i use cheapo import indicators where the possibility of potential destruction exists and then verify with more accurate means if necessary
 

benmychree

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#11
Another thing that I like about the Last Word indicator is its mounting method with the friction swivel connectors; it sets up and adjusts easily with a minimum of parts. I do have a B&S, but use the Starrett much more.
I bought one of these for $98.
http://www.ebay.com/itm/NOS-COMPAC-...-0-0-01mm-Graduations-WL13-4-11-/172528481406
It had so much hysteresis I sent it to Mark R. for a going over. I can't remember exactly what he did but it is better but still has it. Very annoying imo.
Not sure if i would buy another.
Possible that this model may be low on the totem pole.
The screw adjustment (under the feeler) has an effect on slop, as the arm does not fully engage with the spiral slot in the pointer shaft if it (the screw) becomes loose.
 

waynecuefix

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#12
I have recently purchased a lot of indicators on ebay when found reasonable. I love the old starrett last word and have even found some older collectible models such as the Last Word 711 D and the Last Word model C which is marked HA LOWES and is pre-Starrett. I use the Last word 711F for checking pool cues for joint face errors and I have refaced a few cues with great satisfaction. My web page on this is http://waynescuefix.weebly.com/.
 
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C-Bag

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#13
Thanks to this discussion and the rabbit hole of research it sent me down I realized I had more than one jewel in an old deal from '03. The shop I was working as an assembly mechanic had very few who knew of DI's much less use for them. A guy showed me an old junction box full of stuff and wanted $100. I laughed at him and he proceeded to ask the whole plant and nobody bit. He came back to me and after me really not wanting it finally gave him $20. It had two Starrett .0005's, a Federal and some Swiss make I'd never heard of. In the discussion on Compac I saw a familiar logo. Turns out to be an Alina .0001 large dial. Who knew?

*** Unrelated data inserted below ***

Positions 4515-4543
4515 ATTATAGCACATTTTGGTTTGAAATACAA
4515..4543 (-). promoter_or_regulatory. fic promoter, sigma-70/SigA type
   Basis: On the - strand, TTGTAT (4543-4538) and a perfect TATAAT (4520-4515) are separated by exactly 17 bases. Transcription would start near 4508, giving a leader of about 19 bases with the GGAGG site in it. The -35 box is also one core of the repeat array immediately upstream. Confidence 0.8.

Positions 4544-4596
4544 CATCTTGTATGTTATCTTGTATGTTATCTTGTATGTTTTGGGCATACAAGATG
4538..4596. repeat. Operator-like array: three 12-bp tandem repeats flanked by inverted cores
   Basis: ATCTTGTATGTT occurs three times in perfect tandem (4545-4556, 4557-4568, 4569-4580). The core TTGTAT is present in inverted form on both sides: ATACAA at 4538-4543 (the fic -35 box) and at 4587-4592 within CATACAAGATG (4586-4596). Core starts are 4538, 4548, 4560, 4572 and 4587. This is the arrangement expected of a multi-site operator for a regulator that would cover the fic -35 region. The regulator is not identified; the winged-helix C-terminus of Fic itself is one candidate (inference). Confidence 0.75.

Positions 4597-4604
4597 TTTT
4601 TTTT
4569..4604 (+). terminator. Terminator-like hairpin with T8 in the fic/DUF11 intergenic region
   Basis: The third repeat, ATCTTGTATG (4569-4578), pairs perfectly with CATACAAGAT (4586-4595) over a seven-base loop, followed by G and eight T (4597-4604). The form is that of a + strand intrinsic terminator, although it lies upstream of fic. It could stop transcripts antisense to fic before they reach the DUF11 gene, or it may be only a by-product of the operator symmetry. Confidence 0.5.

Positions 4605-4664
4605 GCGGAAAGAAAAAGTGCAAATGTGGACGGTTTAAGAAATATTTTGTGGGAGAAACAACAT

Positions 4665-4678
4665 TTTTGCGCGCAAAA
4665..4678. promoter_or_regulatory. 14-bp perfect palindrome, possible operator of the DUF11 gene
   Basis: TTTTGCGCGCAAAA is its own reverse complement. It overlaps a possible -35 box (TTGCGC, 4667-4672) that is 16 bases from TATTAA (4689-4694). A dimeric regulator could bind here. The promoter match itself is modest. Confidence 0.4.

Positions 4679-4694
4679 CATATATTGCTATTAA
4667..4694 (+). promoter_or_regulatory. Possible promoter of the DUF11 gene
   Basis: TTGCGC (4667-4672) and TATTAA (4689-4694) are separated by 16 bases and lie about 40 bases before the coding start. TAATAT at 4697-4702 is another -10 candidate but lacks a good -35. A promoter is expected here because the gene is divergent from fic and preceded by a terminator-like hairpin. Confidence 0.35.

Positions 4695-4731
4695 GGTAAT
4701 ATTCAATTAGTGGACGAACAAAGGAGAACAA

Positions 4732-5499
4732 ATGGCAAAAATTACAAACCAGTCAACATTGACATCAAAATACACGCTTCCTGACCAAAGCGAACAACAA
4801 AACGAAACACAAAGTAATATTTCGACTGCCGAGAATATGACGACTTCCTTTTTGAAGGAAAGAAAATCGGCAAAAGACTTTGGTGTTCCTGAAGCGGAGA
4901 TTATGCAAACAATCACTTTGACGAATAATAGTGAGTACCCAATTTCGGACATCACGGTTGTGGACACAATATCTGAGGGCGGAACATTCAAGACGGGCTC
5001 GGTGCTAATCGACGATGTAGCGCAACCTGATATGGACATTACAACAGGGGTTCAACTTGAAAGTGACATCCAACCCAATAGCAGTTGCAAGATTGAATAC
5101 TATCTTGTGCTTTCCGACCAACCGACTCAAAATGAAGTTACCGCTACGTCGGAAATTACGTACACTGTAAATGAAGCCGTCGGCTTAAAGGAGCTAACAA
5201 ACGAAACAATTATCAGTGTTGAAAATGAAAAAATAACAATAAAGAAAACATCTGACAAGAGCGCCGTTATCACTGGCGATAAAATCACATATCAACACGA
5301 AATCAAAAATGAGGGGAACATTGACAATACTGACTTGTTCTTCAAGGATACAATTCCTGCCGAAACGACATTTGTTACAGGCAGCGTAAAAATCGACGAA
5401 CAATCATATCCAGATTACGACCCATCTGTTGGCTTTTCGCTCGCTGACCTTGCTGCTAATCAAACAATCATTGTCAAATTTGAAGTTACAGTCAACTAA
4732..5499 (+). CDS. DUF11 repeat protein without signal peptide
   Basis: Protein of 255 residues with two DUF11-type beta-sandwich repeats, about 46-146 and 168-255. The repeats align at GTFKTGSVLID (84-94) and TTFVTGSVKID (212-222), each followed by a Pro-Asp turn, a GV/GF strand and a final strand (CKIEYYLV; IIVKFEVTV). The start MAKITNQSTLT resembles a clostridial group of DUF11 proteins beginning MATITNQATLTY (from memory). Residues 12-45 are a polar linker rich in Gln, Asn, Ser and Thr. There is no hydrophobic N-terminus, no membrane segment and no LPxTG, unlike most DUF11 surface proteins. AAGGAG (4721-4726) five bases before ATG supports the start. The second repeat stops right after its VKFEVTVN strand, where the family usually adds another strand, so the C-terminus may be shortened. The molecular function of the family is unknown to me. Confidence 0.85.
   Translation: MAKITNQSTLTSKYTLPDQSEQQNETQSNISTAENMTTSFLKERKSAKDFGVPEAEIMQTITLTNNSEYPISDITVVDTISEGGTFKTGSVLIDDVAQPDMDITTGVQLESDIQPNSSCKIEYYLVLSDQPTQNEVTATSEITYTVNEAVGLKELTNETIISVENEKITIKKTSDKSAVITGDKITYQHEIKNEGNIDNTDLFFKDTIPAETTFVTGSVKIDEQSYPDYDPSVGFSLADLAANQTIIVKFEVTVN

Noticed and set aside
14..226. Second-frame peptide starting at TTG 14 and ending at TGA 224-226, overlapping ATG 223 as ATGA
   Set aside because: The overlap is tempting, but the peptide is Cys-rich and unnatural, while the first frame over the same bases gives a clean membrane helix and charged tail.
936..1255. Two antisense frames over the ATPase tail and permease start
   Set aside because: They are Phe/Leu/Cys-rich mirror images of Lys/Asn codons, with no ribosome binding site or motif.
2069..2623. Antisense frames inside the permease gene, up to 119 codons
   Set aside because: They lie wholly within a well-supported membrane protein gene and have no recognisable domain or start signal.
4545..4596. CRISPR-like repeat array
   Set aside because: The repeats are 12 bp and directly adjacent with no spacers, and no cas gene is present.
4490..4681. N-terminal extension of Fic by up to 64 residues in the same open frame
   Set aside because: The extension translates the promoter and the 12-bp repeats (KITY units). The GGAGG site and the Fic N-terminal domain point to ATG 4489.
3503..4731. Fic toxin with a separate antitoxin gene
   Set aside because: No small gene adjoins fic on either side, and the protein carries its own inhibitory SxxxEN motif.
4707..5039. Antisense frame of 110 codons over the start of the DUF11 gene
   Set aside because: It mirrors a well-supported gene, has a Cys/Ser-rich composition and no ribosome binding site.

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Brnoczech

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#14
Long Island Indicator, who sells and repairs indicators, has a website with comprehensive information about all brands of indicators, the plus's and minus's, and repairability. I have purchased from them and received good service.
 

mmcmdl

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#15
Hey ! Where did you guys get all that fancy stuff ? Here is what I use for my precision work . :encourage: 1916 Fuchs indicator made by Ernest Bratschi Manufacturing in Cleveland Ohio . $6.25 with velvet lined case . ;)
 

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gi_984

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#16
Long Island Indicator website is a wealth of information. I always go there first if I'm looking for information on DTI and accessories. BesTest & Compaq are my favorites, followed by Starrett.
 

Doubleeboy

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#17
When buying used test indicators I like metric, they are usually cheaper and there are plenty of Swiss made ones out there. I second the Long Island Indicator site, if its not fixable its only worth a few bucks to me. Mahr from Germany is good stuff too. Dial Indicators are another ball of wax. I really like the old Enco branded Japanese ones, most likely Peacock.
 

waynecuefix

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#18
I have enjoyed using old indicators even the mechanical non-dial type. My favorite is an old Koch I rehabilitated with penetrant oil. It came in a large lot I won on ebay. Since then I have collected very antique indicator I can find like the Starrett 64A, Ideal, Trico Micro-check, R. Reich, Gladwyn, Lufkin and a couple that aren't marked, which are all non-dial mechanical indicators. I have one huge cast iron indicator marked with only 193 which was obviously a lathe attachment consisting of a simple direct arm sweeping across crude graduations, very large and heavy... see photo. These old indicators did the job for the old folks long before these dial indicators came out and for some, quite long afterwards. I enjoy using them. Very nostalgic but they are effective. This one in the photo.... I haven't used it as it goes with a certain lathe. Anyone know which lathe?